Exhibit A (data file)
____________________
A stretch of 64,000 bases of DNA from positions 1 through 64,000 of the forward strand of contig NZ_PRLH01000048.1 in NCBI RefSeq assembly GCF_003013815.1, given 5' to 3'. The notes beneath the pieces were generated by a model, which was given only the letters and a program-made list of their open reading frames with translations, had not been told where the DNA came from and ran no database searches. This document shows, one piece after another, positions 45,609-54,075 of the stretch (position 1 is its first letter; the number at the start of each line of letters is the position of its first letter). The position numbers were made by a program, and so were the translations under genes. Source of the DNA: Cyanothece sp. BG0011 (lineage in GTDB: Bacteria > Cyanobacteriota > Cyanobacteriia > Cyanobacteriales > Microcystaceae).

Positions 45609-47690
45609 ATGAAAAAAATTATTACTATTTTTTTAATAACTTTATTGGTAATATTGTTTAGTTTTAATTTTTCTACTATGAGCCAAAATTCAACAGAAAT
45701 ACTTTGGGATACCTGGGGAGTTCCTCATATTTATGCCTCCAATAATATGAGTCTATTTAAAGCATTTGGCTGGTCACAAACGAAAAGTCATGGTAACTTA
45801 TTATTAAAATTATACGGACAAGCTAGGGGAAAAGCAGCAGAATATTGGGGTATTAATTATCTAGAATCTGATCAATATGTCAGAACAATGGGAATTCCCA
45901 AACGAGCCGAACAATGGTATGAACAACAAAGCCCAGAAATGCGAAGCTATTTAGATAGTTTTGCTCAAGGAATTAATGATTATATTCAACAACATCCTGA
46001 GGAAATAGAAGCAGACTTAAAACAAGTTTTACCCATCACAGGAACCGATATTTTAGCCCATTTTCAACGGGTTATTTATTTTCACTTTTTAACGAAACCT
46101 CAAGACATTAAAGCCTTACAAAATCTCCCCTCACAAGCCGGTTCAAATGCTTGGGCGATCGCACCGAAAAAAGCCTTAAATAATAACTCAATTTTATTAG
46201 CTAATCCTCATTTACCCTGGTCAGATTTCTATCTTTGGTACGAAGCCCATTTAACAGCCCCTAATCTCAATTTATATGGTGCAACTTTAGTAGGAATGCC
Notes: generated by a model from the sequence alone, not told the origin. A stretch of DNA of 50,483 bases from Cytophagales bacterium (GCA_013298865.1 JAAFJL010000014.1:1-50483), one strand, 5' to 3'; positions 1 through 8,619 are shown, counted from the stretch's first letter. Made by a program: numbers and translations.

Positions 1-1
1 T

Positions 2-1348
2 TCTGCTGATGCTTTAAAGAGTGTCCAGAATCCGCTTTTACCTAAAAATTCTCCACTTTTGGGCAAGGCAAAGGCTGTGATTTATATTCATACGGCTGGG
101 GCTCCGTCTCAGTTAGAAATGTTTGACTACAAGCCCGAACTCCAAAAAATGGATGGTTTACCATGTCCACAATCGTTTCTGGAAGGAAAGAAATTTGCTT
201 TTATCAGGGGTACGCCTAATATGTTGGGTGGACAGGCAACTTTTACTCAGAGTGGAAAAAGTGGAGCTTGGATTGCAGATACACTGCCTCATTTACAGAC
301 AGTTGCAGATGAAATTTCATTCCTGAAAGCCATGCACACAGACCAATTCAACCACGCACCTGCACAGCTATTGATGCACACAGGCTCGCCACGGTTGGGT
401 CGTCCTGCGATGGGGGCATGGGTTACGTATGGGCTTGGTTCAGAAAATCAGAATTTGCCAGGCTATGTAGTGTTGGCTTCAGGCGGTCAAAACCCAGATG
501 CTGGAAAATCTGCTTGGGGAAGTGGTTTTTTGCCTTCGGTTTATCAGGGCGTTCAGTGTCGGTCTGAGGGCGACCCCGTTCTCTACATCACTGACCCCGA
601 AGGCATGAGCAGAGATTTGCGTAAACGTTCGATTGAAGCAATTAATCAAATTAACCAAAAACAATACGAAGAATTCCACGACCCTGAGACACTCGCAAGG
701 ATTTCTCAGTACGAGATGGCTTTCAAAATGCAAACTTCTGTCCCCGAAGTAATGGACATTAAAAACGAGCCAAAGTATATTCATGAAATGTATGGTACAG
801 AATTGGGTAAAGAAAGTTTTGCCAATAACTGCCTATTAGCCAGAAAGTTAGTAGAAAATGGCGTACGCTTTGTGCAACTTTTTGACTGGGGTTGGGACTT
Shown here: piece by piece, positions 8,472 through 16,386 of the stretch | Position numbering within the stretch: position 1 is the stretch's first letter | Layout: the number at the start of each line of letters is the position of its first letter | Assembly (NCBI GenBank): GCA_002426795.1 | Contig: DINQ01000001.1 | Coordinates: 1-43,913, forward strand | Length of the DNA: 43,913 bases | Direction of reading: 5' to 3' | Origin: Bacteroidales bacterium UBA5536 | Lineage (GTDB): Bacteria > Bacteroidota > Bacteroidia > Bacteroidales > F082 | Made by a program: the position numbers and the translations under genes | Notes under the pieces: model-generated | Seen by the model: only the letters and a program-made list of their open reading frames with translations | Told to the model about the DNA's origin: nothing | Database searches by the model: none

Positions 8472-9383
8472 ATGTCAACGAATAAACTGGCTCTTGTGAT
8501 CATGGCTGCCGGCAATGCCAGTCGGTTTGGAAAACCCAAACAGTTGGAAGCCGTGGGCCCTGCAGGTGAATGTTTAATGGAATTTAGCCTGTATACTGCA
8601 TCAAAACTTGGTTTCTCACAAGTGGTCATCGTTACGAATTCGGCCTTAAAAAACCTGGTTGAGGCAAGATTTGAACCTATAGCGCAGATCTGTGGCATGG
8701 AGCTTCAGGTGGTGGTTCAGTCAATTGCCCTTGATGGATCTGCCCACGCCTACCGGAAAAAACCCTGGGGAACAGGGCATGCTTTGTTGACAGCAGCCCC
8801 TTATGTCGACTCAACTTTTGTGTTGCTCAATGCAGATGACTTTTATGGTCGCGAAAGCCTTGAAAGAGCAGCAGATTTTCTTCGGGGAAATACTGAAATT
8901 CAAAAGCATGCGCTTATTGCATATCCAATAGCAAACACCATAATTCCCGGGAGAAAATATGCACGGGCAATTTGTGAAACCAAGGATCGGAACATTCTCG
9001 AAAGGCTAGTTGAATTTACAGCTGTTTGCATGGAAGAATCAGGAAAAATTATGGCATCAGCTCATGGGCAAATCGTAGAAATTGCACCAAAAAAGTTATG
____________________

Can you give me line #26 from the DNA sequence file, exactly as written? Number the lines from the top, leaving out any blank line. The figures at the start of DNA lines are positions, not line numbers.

8501 CATGGCTGCCGGCAATGCCAGTCGGTTTGGAAAACCCAAACAGTTGGAAGCCGTGGGCCCTGCAGGTGAATGTTTAATGGAATTTAGCCTGTATACTGCA